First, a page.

So this topic is a continued conversation on how to use miniWOL to wake up a Mac from sleep started by Ryan.
Since the infor is getting a little out of hand, I (Hans) have started this forum topic.
So some observations I did while testing and searching for an answer;
1) Port numbers ...
I didn't get any smarter here, except that (see end of this post) that Port 4343 seems to do something.
I've tested the default port (9), which didn't work, and the common alternative port (7), which didn't work either (same as on your setup).
In an old post I did read someone using port 4343 for WOL which did trigger did show up in the power management log:
pmset -g everything | grep Magic
You can see that the WOL packets (over port 4343) indeed arrive at the Mac.
2020-12-03 22:19:25 +0100 WakeDetails DriverReason:Enet.MagicPacket - DriverDetails:Magic packet received
(even though nothing happened - my Mac remained dark)
Note: port 9 WOL also do appear in the power management log.
2) I wonder when a Mac really goes to sleep.
When looking at the power management event with the code below, you'll see a lot of "sleep preventers".
pmset -g log | grep sleep | tail -n 10
Since I'm not very knowledgeable on the "pmset" details, there could be conflicts with different kind of sleep modes the Mac may be using.
I did disable Power Nap on my Mac for that reason, but in the end it didn't make much of a difference.
Maybe we have to wait longer.
All-in-all I wouldn't expect this to matter. At least I'd assume that a WOL magic packet should tell the Mac to "wake up", even if it's not entirely asleep.
Another thing that makes me wonder about WOL on a Mac, is the explanation of "Wake for network access":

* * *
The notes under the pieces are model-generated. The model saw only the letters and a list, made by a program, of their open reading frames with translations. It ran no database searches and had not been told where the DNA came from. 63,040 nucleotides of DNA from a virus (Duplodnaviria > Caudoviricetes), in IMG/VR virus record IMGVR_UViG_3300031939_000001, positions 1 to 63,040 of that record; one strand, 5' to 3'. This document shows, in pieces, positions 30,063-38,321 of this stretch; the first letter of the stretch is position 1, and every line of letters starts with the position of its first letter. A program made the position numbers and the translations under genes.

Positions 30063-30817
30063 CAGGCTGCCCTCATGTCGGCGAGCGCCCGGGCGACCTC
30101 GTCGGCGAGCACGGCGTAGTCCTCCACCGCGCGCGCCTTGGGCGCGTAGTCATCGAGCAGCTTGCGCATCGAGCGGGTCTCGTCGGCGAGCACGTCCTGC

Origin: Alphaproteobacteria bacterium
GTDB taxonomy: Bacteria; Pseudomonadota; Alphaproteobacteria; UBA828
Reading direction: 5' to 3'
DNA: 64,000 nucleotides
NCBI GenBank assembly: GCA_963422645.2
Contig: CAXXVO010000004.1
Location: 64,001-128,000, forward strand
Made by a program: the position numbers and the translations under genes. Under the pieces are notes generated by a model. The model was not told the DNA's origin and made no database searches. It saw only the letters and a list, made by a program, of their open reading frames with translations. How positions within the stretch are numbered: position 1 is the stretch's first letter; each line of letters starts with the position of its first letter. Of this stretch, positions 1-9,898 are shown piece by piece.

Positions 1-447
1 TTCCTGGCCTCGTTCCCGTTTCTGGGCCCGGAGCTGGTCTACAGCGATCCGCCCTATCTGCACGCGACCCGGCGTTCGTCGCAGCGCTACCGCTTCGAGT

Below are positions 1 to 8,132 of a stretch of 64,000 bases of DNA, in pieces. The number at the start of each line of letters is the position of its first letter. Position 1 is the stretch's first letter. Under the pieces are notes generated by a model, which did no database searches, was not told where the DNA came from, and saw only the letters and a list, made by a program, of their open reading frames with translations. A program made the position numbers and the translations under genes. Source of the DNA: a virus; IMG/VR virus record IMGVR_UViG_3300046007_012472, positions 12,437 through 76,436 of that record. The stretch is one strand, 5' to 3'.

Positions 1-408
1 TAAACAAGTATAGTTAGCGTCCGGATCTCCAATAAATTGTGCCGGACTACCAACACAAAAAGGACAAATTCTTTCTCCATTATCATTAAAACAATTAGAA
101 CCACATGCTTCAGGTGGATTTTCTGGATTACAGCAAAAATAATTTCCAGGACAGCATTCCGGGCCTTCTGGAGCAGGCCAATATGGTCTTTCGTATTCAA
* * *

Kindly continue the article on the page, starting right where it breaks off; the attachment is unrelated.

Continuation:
"Even in sleep mode, wakes to provide access to shared resources, such as shared printers or Music playlists."
Granted this is a help page, and when have those ever been helpful, but it doesn't mention WOL, which you'd assume would be needed for this to work.
On the other hand the man page of "pmset" states:
"womp - wake on ethernet magic packet (value = 0/1). Same as "Wake for network access" in the Energy Saver preferences."
Confusing to say the least 😉
3) How I'm testing
So to get an idea what may be the issue, which I still haven't found, I use this Terminal statement:
date; pmset sleepnow; date; pmset -g everything | grep Magic
Which prints the date and time, puts the Mac to sleep.
Once the Mac wakes up again, it continues by printing the date and time again (soI can find those in the log) and show the "Magic packets" from the power management log.
This is what happens on my Mac Pro:
At sleep (0 seconds), the screen goes OFF, and the cooling fan keeps spinning for a few more seconds.
Sleeping for 10 seconds - Cooling fans stop.
Sleeping for 17 seconds - USB devices are turned OFF (LEDs on my keyboard go OFF).
Sleeping for 45 seconds - USB devices are powered ON again and my external disk starts spinning (I assume some Time Machine activity).
Sleeping for 97 seconds - All OFF -- USB devices go OFF again, external disk spins down, LEDs on keyboard OFF, fans OFF.
After that, when I send the WOL magic packet (port 9 and port 4343 have the same effect, so I'd stick with port 9):
USB devices are powered ON again (LEDs on keyboard ON), but the monitor remains black.
Moving the mouse doesn't do anything - screen remains black until I touch a key on the keyboard or a mouse button.
So, maybe this gets us further. Maybe you can test this on your Mac.
Once your Mac went through all these steps, and the USB devices are finally on again, maybe moving the mouse to the other screen (even though you can't see it) may turn the monitor ON again?
Still not the solution we're looking for of course, but it may get us close.